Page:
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From: "Maggie Stewart" <>
Subject: Fw: SUMMIT COUNTY - PART 1
Date: Tue, 5 Oct 1999 15:35:45 -0400


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From: Gina Reasoner <>
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Sent: Monday, October 04, 1999 11:19 PM


HISTORY OF OHIO By Henry Howe, LL.D., 1886

SUMMIT COUNTY - Part 1

SUMMIT COUNTY was erected from Portage, Medina and Stark, March 3, 1840.
It derived its name from having the highest land on the line of the Ohio
canal, originally called "the Portage Summit." Along the Cuyahoga it is
uneven and hilly; elsewhere level or undulating. It has immense beds of
bituminous coal and fine clay. The soil is fertile and produces excellent
fruit. The principal productions are wheat, corn, hay, oats, cheese,
butter, potatoes and fruit.
Area, about 420 square miles. In 1887 the acres cultivated were 105,569;
in pasture, 56,922; woodland, 23,513; lying waste, 4,343; produced in
wheat, 552,269 bushels; rye, 1,11; buckwheat, 241; oats, 581,260; barley,
600; corn, 451,232; meadow hay, 26,082 tons; clover hay, 16,245; potatoes,
124,424 bushels; butter, 657,527 lbs.; cheese, 1,011,957; maple syrup,
14,944 gallons; honey, 3,903 lbs.; eggs, 345,814 dozen; grapes, 39,820
lbs.; wine, 349 gallons; sweet potatoes, 200 bushels; apples, 75,006;
peaches, 8,990; pears, 2,067; wool, 86,801 lbs.; milch cows owned, 11,501.
Ohio Mining Statistics, 1888. -Coal mined, 112,024 tons, employing 231
miners and 40 outside employees; fire clay, 3,000 tons. School census,
1888, 15,339; teachers, 379. Miles of railroad track, 154.

TOWNSHIPS AND CENSUS. 1840 1880
Akron city and Middlebury
township co-extensive 16,512
Bath 1,425 1,039
Boston 845 1,221
Copley 1,439 1,184
Coventry 1,308 2,305
Cuyahoga 2,294
Franklin 1,436 2,203
Green 1,536 1,827
Hudson 1,220 1,817
Northampton 963 977
Northfield 1,031 1,076
Norton 1,497 2,066
Portage 2,382 2,540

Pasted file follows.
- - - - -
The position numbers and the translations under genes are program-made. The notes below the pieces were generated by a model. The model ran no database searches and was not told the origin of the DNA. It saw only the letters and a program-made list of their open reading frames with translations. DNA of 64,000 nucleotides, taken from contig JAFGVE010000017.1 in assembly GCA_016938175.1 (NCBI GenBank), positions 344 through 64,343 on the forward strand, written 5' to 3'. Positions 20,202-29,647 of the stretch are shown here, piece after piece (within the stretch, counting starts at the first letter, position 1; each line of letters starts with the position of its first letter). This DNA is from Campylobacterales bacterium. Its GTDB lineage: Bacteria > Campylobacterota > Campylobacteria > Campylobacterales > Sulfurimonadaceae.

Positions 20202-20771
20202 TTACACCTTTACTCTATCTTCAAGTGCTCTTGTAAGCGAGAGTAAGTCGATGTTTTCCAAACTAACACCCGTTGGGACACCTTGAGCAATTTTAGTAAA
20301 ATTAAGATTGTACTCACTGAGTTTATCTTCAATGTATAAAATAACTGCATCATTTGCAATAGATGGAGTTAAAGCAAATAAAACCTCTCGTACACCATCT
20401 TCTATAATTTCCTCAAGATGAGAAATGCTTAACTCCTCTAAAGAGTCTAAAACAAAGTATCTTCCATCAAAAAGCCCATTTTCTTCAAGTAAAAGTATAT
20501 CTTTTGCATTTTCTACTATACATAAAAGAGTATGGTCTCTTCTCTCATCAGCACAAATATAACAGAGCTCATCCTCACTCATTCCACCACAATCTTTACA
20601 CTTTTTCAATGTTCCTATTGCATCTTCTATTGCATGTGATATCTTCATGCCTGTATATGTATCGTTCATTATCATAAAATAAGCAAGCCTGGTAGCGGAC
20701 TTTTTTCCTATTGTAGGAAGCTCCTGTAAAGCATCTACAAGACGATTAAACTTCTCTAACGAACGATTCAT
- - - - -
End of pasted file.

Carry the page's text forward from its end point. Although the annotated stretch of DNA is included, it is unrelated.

Richfield 1,108 1,253
Springfield 2,332
Stow 1,533 911
Tallmadge 2,134 1,455
Twinsburg 1,039 776

Population of Summit in 1840, 22,469; 1860, 27,344; 1880, 43,788; of whom
29,198 were born in Ohio; 3,354, Pennsylvania; 1,644, New York; 182,
Indiana; 124, Virginia; 42, Kentucky; 2,081, England and Wales; 2,275,
German Empire; 1,321, Ireland; 499, British America; 207, Scotland; 200,
France; and 109 Sweden and Norway. Census, 1890, 54,089.
Summit county is the centre of a region that for a radius of about forty
miles differs from any other in the State in the existence of a number of
natural lakes, such as Silver, Congress, Myers, Springfield, Long, Summit,
Turkey Foot, Chippewa, etc. The origin of these lakes was glacial, and they
were formed during the same era that produced the varied natural formations
peculiar to the region in the vicinity of Cuyahoga Falls. This region is
one of great interest to geologists, and furnished opportunity for study
and research as to the forces producing the external formation of the State.
The map given herein, which is from Prof. G. Frederick Wright's work on
"The Ice Age in North America" (D. Appleton & Co., 1890), shows that the
waters of the Cuyahoga and Tuscarawas rivers intermingled at one period of
time. (See "The Great Dam at Cincinnati in the Ice Age," Hamilton county,
also, "Glacial man in Ohio.")
Here, at one of the highest points of the State, the dividing ridge